Source: Lake Geneva Regional News

School faces dilemma with health insurance
Under Affordable Health Care Act, district would need to insure part-time workers

by Jade Bolack

June 27, 2013

WALWORTH — In January, the Walworth School District must offer health insurance to part-time employees who work an average of 30 hours a week.

Under regulations set in the Affordable Health Care Act, commonly called Obamacare, employers will face a penalty if they don’t offer affordable health insurance to these part-time employees.

Administrative Assistant Karie Bourke said the school board has four options, and it must choose soon for budget making purposes.

“Our first option is to cut these employees down to 29 hours or less per week,” she said. “I don’t know if that’s feasible for us.”

If the employees average 29 hours or less a week, the district does not have to offer health insurance.

“Option two is to offer the employees health insurance at an affordable rate,” Bourke said. “Affordable is defined at not more than 9.5 percent of their gross pay.”

Bourke said this 9.5 percent remains regardless of how much the insurance prices increase in the future.

“We could offer the same insurance as the rest of our employees,” she said. “That’s well within the affordability standards. Last, we could offer an insurance rate above the 9.5 percent.”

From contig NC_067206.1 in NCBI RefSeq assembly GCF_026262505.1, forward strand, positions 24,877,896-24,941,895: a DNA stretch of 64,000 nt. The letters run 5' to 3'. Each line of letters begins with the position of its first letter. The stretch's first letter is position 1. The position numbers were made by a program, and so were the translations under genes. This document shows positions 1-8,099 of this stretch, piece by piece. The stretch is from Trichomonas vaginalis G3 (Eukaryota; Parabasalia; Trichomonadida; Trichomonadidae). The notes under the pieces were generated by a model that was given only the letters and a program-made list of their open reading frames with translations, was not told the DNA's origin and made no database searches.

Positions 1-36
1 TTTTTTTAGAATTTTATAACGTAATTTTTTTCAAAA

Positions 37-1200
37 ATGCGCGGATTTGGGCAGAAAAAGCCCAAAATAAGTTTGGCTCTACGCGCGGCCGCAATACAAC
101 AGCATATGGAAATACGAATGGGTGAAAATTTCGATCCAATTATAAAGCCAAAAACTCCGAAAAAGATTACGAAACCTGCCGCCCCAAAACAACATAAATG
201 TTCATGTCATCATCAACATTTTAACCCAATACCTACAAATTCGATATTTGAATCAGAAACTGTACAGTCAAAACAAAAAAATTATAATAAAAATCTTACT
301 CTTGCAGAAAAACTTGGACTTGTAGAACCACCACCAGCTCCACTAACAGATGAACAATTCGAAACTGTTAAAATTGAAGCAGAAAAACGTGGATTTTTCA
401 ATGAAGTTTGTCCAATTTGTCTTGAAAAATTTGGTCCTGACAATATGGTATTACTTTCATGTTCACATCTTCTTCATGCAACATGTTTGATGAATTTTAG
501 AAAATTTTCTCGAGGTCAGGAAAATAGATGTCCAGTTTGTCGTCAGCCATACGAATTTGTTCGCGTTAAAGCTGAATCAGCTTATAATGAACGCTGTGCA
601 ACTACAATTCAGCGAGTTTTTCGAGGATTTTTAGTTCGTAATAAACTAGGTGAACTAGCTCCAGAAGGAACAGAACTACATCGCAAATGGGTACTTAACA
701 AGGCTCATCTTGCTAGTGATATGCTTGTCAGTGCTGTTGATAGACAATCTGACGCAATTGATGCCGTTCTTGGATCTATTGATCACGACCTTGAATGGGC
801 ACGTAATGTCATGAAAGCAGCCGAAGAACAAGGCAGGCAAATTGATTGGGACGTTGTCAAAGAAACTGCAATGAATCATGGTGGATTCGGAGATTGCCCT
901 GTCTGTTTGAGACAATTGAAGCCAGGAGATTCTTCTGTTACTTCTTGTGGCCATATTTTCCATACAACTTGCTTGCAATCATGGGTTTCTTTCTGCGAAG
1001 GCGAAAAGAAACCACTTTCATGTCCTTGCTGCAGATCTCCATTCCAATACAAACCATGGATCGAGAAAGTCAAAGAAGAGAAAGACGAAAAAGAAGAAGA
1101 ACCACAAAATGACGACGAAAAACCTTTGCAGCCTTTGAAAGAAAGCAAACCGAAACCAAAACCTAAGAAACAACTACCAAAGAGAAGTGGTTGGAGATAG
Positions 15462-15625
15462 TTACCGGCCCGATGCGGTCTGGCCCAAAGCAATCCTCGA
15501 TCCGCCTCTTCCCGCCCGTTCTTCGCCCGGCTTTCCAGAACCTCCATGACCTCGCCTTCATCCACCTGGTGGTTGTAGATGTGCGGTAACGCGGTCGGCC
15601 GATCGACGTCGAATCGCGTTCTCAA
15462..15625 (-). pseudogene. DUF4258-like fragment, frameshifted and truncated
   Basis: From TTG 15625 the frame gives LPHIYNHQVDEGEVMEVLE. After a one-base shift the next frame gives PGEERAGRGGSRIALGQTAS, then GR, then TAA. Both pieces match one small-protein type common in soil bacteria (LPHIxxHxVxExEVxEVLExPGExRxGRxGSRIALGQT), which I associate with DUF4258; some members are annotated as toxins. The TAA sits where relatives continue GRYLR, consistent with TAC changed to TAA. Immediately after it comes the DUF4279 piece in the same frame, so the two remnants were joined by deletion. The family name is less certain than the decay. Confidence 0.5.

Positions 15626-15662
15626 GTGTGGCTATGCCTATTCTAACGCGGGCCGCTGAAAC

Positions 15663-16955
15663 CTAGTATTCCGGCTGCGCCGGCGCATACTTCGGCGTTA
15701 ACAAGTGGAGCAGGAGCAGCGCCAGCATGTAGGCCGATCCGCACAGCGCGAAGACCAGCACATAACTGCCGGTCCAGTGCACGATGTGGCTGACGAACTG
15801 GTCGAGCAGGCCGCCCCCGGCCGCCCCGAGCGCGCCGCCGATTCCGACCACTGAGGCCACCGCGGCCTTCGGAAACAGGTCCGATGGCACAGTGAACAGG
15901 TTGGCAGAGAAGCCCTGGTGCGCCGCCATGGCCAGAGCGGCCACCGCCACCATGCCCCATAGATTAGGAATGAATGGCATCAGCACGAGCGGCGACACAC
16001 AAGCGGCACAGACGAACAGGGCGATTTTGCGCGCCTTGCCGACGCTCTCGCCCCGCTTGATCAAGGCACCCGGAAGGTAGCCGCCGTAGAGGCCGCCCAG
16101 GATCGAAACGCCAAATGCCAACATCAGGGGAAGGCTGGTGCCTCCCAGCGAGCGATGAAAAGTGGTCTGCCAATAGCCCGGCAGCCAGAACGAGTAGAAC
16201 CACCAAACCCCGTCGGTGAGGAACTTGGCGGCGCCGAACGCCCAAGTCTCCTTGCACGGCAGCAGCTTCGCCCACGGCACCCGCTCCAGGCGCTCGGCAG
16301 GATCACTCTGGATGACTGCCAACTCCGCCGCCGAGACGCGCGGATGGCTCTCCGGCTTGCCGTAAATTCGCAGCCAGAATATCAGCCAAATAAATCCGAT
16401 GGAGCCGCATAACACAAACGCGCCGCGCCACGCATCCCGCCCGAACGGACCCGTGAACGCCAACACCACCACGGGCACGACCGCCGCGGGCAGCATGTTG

In this last option, employees can refuse insurance from the district and go to one of the health insurance exchanges yet to be created under the law.

“If they went to the health insurance exchange and were able to get insurance for less than what we were offering, we would have to pay a $3,000 penalty for that person,” Bourke said. “We don’t know what the exchange charges. Chances are that it would be less than 50 percent of our premium, though the insurance would not be as good. The quality of the insurance doesn’t matter, though, only the cost.”

Bourke said it’s probable the district can only offer single health insurance plans.

“That would save us some money, of course,” she said. “If we’re doing the bottom line, unfortunately it’s a large dollar amount.”

Bourke said nearly all the part-time employees are currently working more than 30 hours.

“I have more and more (employees) that are getting closer to 40 (hours per week),” she said. “We have to offer something to them. We just have to pick an option and go with it.”

The district will begin putting together the budget for the 2013-14 school year over the summer, and Bourke said she needed the board to make a decision soon.

“We have to make a decision on one of these options,” she said. “I have to have it done before the budget, sooner rather than later just because of the potential cost. We’re looking at quite a difference in cost (in the options) here.”

The board agreed to review the options and discuss it at future meetings.

Support staff raises

All school support staff will see a 2 percent raise next year.

The board deliberated the decision for raises during a closed session June 24 and approved the raise during the open session following it.

Board President Kelly Freeman said she’d like to do more.

“Imagine what we could do, if we had the money,” she said. “We could do so much.”